1.1. Dye Sensitized Solar CELL (DSSCs) Structure

A typical example of Dye sensitized solar cell (DSSC) consist of different layers of components, including substrate, transparent conducting layer, TiO2 nanoparticles, dyes, electrolyte, photo electrode and counter electrode covered with sealing gasket. The block diagram of DSSC is shown in Figure 1.

Figure 1. Block diagram of monolithic dye sensitized solar cell (DSSC) layers.

The main components in dye-sensitized solar cells, including semiconductor films, dye sensitizers, mesoporous TiO2 layer, redox electrolyte, conducting substrate and counter electrode.

1.2. The Working Electrode

The working electrode is a mesoporous film of TiO2 nanoparticles (size ~20 nm) with a thickness of about 10 μm, on a Fluorine-Doped Tin oxide (FTO) coated glass substrate. Dye-molecules are absorbed at the surface of TiO2. The TiO2 framework acts as electron acceptor and transport medium [18].

1.2.1. A Redox Electrolyte

This is a solution containing a suitable redox couple in a high concentration, as well as some additives that improve solar cell performance. The most common redox couple used in DSC is iodide/tri-iodide.

1.2.2. A Counter Electrode

This is an electrode with good catalytic activities for electron transfer to the redox electrolyte. The counter electrode is used for the regeneration of the electrolyte. The oxidized electrolyte diffuses towards the counter electrode where it receives electrons from the external circuit. A catalyst is needed to accelerate the reduction reaction and platinum (Pt) is considered as a preferred catalyst due to its high exchange current density, good catalytic activities, and transparency. The performance of the counter electrode depends on the method of platinum (Pt) deposition on TCO substrate [19].

The illustration Showing Electron Cyclic Movement in Photo Electrode and Counter Electrode Connected Together of DSSC is shown in Figure 2.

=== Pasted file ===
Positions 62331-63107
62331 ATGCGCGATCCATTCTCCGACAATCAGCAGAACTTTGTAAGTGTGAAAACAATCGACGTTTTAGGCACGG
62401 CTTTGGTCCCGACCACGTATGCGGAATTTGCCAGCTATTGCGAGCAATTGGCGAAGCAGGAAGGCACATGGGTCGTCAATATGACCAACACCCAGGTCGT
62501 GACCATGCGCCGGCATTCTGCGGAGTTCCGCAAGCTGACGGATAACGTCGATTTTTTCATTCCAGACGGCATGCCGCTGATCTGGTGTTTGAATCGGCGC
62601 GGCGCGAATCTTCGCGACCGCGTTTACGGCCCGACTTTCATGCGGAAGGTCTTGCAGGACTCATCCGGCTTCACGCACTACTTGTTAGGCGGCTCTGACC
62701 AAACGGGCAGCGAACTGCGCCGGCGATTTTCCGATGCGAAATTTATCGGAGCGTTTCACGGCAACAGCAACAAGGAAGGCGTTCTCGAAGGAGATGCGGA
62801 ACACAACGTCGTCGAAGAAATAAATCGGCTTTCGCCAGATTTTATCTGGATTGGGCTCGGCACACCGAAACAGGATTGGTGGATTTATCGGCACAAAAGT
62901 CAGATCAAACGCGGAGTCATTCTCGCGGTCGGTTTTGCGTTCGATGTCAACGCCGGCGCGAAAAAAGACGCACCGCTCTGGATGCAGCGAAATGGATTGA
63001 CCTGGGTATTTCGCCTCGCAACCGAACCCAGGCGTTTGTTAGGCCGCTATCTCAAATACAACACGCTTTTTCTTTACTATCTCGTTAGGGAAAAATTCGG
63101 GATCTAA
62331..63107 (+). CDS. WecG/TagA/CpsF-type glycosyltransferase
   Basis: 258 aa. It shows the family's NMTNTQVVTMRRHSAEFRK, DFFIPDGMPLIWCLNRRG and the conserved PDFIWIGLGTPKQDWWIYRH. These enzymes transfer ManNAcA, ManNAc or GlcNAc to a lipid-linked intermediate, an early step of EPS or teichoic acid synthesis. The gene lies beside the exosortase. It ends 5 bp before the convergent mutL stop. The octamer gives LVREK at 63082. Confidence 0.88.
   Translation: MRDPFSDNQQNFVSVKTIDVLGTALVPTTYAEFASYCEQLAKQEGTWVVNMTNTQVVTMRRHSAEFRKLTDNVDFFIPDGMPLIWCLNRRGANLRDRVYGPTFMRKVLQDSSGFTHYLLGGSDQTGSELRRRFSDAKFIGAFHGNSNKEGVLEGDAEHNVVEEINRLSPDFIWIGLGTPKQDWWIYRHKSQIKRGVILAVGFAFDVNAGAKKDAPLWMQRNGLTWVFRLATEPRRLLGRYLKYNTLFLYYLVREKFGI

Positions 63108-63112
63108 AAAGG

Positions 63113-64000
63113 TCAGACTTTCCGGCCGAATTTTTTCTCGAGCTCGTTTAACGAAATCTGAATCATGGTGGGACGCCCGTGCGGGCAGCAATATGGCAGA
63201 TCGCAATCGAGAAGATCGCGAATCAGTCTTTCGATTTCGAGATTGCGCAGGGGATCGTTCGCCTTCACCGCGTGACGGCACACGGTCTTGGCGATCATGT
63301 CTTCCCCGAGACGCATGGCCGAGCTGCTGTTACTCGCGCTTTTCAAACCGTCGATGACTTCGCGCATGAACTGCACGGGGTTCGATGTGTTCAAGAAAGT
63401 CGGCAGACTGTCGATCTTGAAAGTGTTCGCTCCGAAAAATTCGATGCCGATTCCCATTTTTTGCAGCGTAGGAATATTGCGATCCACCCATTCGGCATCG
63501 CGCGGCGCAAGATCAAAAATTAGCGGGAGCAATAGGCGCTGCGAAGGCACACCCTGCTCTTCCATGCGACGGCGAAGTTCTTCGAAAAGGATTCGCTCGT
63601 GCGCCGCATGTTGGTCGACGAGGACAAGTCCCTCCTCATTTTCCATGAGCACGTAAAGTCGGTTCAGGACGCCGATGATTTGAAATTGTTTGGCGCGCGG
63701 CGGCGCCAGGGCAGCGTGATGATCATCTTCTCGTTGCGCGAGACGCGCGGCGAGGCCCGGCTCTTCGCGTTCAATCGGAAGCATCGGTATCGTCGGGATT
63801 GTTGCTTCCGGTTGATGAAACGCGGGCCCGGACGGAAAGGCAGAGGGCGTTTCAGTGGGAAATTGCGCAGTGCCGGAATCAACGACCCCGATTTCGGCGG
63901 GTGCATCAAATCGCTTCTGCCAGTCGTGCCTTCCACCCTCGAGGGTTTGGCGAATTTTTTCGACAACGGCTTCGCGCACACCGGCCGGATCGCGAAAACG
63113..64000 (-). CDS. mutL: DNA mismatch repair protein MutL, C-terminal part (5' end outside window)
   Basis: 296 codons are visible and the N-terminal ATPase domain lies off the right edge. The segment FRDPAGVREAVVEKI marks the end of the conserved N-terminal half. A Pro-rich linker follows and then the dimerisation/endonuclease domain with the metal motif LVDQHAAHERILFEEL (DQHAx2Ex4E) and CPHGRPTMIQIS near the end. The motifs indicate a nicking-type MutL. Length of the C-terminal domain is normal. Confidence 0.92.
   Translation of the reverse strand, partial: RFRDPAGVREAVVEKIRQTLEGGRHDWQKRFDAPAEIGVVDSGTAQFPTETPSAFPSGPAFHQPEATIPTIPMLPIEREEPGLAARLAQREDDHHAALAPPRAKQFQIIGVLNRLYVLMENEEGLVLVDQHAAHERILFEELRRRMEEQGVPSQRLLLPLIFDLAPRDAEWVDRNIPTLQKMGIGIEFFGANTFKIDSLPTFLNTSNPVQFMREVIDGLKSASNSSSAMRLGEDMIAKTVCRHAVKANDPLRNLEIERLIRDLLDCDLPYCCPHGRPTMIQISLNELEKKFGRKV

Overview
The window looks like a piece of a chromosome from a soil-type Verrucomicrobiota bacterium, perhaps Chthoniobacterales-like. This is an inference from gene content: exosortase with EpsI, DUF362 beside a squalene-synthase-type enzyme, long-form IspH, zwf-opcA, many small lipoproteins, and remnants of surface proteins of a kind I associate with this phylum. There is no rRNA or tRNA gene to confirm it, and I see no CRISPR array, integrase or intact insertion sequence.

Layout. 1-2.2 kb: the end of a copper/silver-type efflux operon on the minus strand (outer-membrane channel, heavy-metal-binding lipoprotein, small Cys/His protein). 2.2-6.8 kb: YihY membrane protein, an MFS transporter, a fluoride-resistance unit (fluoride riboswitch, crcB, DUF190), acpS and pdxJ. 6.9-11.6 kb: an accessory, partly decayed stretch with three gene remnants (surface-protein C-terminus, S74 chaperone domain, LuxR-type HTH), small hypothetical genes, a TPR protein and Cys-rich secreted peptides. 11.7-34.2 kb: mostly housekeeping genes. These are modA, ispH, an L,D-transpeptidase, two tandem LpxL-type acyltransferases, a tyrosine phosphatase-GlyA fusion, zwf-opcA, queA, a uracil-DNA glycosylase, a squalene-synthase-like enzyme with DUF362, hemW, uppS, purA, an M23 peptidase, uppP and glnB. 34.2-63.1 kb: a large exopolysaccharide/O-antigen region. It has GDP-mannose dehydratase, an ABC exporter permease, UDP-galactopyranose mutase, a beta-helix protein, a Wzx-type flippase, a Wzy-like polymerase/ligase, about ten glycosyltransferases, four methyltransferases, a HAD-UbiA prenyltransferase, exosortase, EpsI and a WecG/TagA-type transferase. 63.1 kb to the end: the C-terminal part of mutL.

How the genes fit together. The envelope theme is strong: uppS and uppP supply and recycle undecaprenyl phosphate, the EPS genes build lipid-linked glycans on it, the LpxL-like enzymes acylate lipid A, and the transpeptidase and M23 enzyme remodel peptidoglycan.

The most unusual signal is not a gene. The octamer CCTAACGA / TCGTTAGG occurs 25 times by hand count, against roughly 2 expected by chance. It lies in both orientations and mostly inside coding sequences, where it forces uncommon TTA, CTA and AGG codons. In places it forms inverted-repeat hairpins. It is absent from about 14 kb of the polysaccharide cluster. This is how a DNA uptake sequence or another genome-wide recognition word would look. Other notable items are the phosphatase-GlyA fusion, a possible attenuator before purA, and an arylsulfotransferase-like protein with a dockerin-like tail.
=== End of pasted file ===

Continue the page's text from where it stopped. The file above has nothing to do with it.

The Electron Cyclic Movement involving Photo Electrode and Counter electrode connected together was demonstrated in Figure 3.

1.2.3. Transparent and Conductive Substrate

Substrates necessarily are high transparent (transparency > 80%) substrates that permit the passage of optimum sunlight to the effective area of the cell. Its electrical conductivity should also be high for efficient

Figure 2. Energy level movement at conduction-valence band gap.

Figure 3. Electron cyclic movement in photo electrode and counter electrode connected together.

charge transfer and to decrease energy loss. These two characteristics of substrate dictate the efficiency of DSSCs [20]. Mainly, FTO (fluorine tin oxide, SnO2) and ITO (indium tin oxide, In2O3) are used as the conductive substrate. ITO and FTO substrates consist of soda lime glass coated with indium tin oxide layers and fluorine tin oxide, respectively. ITO films have a transmittance of above 80% and sheet resistance of 18 Ω/cm2, while FTO films show a transmittance of about 75% in the visible region and sheet resistance of 8.5/cm2 [21]. Dye sensitized solar cell (DSSCs) are typically constructed with two sheets of conductive transparent materials, which help a substrate for the deposition of the semiconductor and catalyst, acting also as current collectors.

1.2.4. Nanocrystalline Semiconductor Film Electrode

Semiconductor oxides used in dye-sensitized solar cell are SnO2, Nb2O5, TiO2, ZnO and ZrO2. Zinc oxide may serve as the carrier for the monolayers of the sensitizer using their high surface and the medium of electron transfer to the conducting substrate or as a diaelectric material in the case of zirconium oxide (ZrO2) separating one layer from the other. Due to low-cost price, abundance in the market, nontoxicity, and biocompatibility, and as it is also used widely in health care products as well as in paints production, TiO2 becomes the best choice in semiconductor till date [22]. Titanium dioxide (TiO2) films are deposited on the surface of glass substrate such as metal foil, flexible polymer film and conducting glass. The semiconductors deposition processes are done with various methods and thermal treatment of various degrees are given to the grown films to allow the semiconductor materials deposited on the substrate settle on it [23].

1.2.5. Photosensitizers (Dye)